Over 22% of Australian imports come from China. (ABS statistics here.) Hardly surprising, since China accounts for almost a quarter of global manufacturing. Yet recent news reports raise questions about China.
- Rising wages.
- Devaluation of the renminbi.
- Turmoil in the Chinese stock markets.
- And of course long-standing concerns about product quality.
Even with the China Australia Free Trade Agreement reducing many import tariffs, you might wonder. Is China sourcing worth it?
At Hornet, we believe it is. To explain why, let’s look in more detail.
Rising wages do not make China sourcing uncompetitive.
Labour costs in China have certainly risen in recent years. But they started from a very low base.
Compare average wages in Chinese manufacturing to those for local Australian labour. Despite increases, labour costs are still less than one fifth of local wages!
Or you might compare China sourcing to offshore manufacturing in other countries, such as India or Indonesia or Vietnam. Wages are lower, it’s true, but there are other issues to consider.
If your order takes 5 days to manufacture in China, but 8 days in India, daily wage costs are note a good comparison. Look at the total labour cost of your order instead. China’s productivity is higher than many low-cost countries. And it’s getting better all the time.
McKinsey found that China’s productivity increased by 11% per annum from 2007 to 2012. That compared with 8% in Thailand and 7% in Indonesia. Plus, with increasing use of robotics, there’s more productivity increases to some.
Basic infrastructure like roads, ports and reliable power support manufacturing. China has developed infrastructure already, and continues to invest.
Plans for a ‘New Silk Road‘ are part of a government strategy to open up markets and make trade easy.
It’s not just trade agreements. Transport infrastructure, including freight rail, will make China sourcing more affordable and reliable.
That transport investment is also opening up the centre of China for export-based manufacturing. And wages in inland China are lower than in the coastal regions.
In Australia, we know well that the loss of major automotive manufacturers will cause hardship for many parts suppliers. In China, major manufacturers have attracted similar second tier suppliers, who are located close by. So all the parts required are readily available. In addition, competition keeps component prices down.
A devalued renminbi will help keep China export competitive.
For Australians looking to import, the falling Aussie dollar can seem like a big hurdle. But remember, the USD-AUD exchange rate only matters if your contract is in US dollars!
With our own offices in China, Hornet routinely negotiate contracts in renminbi. And the renminbi is falling against the US dollar. At least as fast as the Aussie dollar is.
So the AUD-CNY (China yen, or renminbi) exchange rate is unaffected.
As China moves onto the world stage and relaxes restrictions on its currency, the renminbi is likely to fall further still. So Chinese manufacturing will become even more cost-effective.
Chinese stock market turmoil
Chinese stocks tumbled in mid-late 2015. They fell again early this month, triggering a trading halt.
But the Chinese stock market is not as closely linked to the country’s economy as Westerners might expect.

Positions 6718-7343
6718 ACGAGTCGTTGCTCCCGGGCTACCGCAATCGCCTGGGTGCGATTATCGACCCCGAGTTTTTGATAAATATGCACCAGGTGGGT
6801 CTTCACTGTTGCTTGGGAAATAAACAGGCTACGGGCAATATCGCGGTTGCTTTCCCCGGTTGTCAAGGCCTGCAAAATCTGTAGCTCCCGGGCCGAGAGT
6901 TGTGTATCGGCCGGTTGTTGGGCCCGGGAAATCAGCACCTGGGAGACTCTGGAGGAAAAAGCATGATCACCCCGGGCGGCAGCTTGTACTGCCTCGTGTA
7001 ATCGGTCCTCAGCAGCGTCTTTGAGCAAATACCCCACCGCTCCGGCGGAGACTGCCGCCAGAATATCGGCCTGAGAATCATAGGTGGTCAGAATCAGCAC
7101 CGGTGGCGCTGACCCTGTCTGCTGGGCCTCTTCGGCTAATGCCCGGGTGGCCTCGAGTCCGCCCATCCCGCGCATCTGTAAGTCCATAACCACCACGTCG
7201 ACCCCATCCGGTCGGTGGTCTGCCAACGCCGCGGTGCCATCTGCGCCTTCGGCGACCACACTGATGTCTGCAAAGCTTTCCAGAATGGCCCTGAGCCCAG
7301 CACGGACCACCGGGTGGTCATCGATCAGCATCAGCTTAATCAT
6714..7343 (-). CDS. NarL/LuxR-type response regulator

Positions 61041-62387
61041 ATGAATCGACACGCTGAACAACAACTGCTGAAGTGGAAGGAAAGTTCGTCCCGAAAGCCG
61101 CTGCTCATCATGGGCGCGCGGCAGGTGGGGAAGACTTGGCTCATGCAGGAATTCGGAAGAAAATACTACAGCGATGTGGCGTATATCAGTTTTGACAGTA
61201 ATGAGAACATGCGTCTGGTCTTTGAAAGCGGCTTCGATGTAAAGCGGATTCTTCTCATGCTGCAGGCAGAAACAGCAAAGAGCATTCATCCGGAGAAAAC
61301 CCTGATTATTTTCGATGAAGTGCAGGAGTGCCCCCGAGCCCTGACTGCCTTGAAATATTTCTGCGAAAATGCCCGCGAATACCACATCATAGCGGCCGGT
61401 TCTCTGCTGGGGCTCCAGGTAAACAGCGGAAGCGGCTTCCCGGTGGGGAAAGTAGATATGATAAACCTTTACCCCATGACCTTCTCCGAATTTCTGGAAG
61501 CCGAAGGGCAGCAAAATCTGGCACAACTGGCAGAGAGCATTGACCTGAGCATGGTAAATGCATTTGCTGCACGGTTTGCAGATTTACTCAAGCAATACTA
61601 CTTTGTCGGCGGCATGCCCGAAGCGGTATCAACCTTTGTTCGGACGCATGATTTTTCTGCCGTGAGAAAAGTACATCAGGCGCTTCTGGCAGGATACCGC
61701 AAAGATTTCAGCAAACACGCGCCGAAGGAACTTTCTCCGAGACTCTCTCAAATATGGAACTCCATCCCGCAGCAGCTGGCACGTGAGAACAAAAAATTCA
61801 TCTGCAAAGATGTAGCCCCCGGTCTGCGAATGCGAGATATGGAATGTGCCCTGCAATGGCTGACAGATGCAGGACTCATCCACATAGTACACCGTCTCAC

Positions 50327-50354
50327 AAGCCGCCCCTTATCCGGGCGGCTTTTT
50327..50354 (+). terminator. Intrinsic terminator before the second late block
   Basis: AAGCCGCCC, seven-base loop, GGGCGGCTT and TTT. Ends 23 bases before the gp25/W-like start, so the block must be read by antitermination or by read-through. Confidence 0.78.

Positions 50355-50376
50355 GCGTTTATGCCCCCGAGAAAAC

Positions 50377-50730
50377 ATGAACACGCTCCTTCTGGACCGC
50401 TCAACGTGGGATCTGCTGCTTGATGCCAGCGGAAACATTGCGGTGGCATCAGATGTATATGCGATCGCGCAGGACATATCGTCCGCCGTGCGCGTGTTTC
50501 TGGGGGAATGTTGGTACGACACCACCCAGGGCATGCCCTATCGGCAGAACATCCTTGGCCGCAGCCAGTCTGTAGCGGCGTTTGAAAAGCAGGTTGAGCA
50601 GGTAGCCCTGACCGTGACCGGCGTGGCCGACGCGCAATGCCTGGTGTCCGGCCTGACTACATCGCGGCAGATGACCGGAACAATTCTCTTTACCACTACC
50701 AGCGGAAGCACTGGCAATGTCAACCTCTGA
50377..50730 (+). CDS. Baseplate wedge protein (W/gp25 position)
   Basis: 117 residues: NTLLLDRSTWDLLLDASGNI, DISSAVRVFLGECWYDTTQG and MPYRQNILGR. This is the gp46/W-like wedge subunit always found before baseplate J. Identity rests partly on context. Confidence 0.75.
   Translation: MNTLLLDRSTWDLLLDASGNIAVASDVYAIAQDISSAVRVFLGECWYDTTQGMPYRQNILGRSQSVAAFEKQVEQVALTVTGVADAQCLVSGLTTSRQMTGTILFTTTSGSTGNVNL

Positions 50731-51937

The ABC reports, ‘at best only around seven per cent of China’s population engages with the stock market. Those who do buy stocks can be less likely to trade based on solid reasoning and more likely to simply follow others.‘
‘More likely to follow others’ means a panic herd reaction is only to be expected.
What’s more, the Chinese government has historically intervened to keep the stock market stable. This January, it appears they didn’t. ‘There’s been a lot of surprise in the market that China hasn’t slowed this decline,‘ says a Barcalys representative.
While the stock market drops make headlines, they’re really an overdue adjustment. And possibly a sign that Chinese economic management is becoming more like the West.
China sourcing does not mean low quality goods.
We’ve written many times about China sourcing and quality. There’s one key point to make, so let’s make it again.
China sourcing doesn’t cause quality issues. Poor sourcing practice causes quality issues.
Major multinationals (Caterpillar, Apple, Nike, Ford…) manufacture in China. These companies invest in quality control and get quality product from China. (Most of the time! There are some mistakes, like this Panadol syringe.)
Ensuring on-the-ground quality control can be difficult for smaller companies. It’s not always easy to justify international travel, let alone someone full-time in China. And you might not have staff with relevant experience. Hornet’s services resolve this problem. You can opt for an end-to-end sourcing service, or just ask for help with quality control.
ChAFTA (China Australia Free Trade Agreement
We’ve written about this previously. It’s good news for China sourcing.
Import tariffs are gradually reducing on items including clothes, footwear, household electronics and cars.
The first tariff reductions occurred on 1 January this year. The correct documentation is required. More information here.
In summary, sourcing from China remains a reliable and cost-effective option for many Australian businesses. But it pays to investigate the options for your business. You may want to do everything yourself – in which case you’ll need to invest in regular travel, plus have strong quality control systems, a great deal of patience and good attention to detail. Or you may want to work with a partner like Hornet, with expertise on the ground in China.
Whether you’re sourcing retail items, industrial goods, spare parts or packaging, there are factories in China who can supply you. If you’d like to discuss your needs further, just call or email us at any time.